“This resolution comes at a time when the European Union itself has given us financial assistance to assist us in the ongoing war against drugs. I find it inconsistent that the European Parliament will condemn the war against drugs which is now being financed, partly, by the European Union,” Roque said.

Roque then urged the members of the European Parliament to exercise prudence in issuing resolutions. He also claimed that some members have “have close ties with the local political opposition who try to distort realities that we have a working democracy where people now enjoy peace and order.”

“We thank them for helping us, for funding the drug war. Maybe, we will accept more help but what is unacceptable is them criticizing the drug war when it is the duty of the state to fight for the citizens’ right to live,” he said.

Roque, however, clarified that the Philippines has no problem with the EU, itself, but urged EU to communicate with the European Parliament.

“So I’d rather that you ask them what is the impact of this [resolution], given the position of the European Union is that they have even given financial support to the war against drugs,” he added.

Last month, Malacañang welcomed the offer of the EU to allot €3.8 million or P243.2 million to fund drug rehabilitation centers in the country.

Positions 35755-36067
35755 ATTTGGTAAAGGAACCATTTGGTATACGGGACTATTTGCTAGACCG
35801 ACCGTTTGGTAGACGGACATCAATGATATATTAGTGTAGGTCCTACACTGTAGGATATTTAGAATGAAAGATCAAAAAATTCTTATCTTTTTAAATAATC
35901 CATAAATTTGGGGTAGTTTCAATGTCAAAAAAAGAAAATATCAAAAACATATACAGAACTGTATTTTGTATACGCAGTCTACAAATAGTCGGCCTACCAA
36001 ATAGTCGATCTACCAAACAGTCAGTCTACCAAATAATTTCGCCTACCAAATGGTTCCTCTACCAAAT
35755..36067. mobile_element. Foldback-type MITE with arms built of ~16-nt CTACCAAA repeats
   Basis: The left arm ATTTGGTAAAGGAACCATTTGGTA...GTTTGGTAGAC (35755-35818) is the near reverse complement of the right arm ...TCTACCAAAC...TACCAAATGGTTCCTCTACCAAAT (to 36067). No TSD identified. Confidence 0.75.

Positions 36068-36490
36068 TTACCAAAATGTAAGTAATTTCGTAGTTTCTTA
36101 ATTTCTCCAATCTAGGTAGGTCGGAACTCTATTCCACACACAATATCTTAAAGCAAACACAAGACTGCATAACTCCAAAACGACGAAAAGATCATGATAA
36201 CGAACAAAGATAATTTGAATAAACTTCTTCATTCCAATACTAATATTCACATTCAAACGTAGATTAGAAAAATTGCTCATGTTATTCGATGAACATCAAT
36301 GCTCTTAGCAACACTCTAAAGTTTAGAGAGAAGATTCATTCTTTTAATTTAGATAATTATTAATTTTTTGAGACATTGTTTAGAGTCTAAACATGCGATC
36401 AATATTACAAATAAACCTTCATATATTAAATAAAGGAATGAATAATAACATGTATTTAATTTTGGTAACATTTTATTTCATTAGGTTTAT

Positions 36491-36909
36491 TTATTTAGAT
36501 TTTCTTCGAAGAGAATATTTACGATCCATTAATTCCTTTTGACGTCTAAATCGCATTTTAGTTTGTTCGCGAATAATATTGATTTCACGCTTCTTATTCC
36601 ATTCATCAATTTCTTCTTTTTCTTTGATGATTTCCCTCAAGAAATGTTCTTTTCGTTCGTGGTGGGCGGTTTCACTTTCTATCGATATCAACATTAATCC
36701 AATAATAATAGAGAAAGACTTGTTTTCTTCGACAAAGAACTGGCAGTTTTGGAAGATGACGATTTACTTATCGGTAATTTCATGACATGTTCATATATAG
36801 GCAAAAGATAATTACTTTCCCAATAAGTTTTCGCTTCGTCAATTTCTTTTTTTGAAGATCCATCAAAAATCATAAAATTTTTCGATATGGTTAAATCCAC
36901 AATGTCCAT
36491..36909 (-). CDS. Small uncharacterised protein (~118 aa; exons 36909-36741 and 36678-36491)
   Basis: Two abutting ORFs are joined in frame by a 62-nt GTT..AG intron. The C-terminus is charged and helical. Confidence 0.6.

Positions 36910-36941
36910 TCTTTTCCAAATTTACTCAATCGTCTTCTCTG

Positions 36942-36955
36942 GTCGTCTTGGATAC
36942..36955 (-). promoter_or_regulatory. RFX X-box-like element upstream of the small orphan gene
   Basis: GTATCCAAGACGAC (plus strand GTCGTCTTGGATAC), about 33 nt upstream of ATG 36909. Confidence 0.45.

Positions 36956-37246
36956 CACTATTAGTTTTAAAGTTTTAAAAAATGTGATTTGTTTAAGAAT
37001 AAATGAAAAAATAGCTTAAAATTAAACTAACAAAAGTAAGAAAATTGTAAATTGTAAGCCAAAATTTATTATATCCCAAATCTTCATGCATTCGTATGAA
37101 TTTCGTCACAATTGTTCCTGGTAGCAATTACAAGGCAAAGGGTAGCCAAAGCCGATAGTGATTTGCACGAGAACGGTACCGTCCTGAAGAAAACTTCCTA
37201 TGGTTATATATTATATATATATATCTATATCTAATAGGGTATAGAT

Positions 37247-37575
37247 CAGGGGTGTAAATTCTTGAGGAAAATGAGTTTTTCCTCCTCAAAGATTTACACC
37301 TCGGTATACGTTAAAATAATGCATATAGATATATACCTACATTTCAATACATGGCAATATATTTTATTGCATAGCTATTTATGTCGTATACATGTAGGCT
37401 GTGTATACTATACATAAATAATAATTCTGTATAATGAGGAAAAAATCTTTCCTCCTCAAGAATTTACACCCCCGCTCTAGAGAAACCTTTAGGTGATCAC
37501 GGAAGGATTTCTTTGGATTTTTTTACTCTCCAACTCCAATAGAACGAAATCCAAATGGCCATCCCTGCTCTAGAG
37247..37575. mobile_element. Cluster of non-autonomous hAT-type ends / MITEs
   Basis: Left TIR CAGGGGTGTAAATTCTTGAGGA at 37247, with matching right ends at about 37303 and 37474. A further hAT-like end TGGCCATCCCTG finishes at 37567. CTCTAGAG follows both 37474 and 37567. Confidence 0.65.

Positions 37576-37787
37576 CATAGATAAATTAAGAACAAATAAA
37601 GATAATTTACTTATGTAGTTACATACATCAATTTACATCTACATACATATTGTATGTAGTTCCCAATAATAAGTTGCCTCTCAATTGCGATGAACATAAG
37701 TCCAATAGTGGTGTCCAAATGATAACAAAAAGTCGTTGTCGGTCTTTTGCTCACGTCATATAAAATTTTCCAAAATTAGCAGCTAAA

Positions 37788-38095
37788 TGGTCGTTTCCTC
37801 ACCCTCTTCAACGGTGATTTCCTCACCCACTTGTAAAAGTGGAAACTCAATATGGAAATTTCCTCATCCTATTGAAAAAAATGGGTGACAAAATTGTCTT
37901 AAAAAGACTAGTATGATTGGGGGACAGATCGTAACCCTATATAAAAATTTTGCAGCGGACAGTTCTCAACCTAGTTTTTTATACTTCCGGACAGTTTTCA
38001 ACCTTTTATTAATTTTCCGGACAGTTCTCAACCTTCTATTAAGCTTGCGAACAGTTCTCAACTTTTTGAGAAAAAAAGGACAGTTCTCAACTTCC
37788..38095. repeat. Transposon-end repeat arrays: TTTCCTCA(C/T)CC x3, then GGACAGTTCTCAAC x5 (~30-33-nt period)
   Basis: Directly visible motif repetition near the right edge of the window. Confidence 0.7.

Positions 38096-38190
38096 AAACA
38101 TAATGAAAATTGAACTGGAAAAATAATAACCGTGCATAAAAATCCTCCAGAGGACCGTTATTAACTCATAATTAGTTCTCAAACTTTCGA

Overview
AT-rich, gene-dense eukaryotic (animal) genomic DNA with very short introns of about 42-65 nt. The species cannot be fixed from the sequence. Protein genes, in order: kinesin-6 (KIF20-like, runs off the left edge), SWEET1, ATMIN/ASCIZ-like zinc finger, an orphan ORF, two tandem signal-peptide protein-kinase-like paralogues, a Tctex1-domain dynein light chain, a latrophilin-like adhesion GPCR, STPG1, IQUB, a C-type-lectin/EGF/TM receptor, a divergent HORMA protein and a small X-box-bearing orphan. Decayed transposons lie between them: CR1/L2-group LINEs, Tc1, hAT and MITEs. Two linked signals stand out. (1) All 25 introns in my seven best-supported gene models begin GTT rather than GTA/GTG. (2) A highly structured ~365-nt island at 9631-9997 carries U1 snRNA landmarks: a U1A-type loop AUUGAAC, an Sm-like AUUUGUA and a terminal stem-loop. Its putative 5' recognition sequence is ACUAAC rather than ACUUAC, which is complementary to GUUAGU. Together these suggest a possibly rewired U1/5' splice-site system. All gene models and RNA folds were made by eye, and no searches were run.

According to Roque, De Lima’s arrest followed strict legal procedures which was even declared legal by the Supreme Court.

He added that the European Parliament should realize that they themselves would cry foul if the Philippines starts meddling with their affairs.

“If this happened in Europe, they will not also tolerate it if the Philippines would tell them to release someone like De Lima if their courts tell them that the arrest was legal,” Roque said.

Meanwhile, Roque said that UN Special Rapporteur on the Rights of the Indigenous Peoples Victoria Tauli Corpuz is given due process to prove that she is not a terrorist.

“She should submit evidence that she is not a terrorist and let us let the courts decide,” Roque said.

“It is not for foreign lawmakers to call for her removal because we have our own laws. I think that’s how they do it as well,” he added.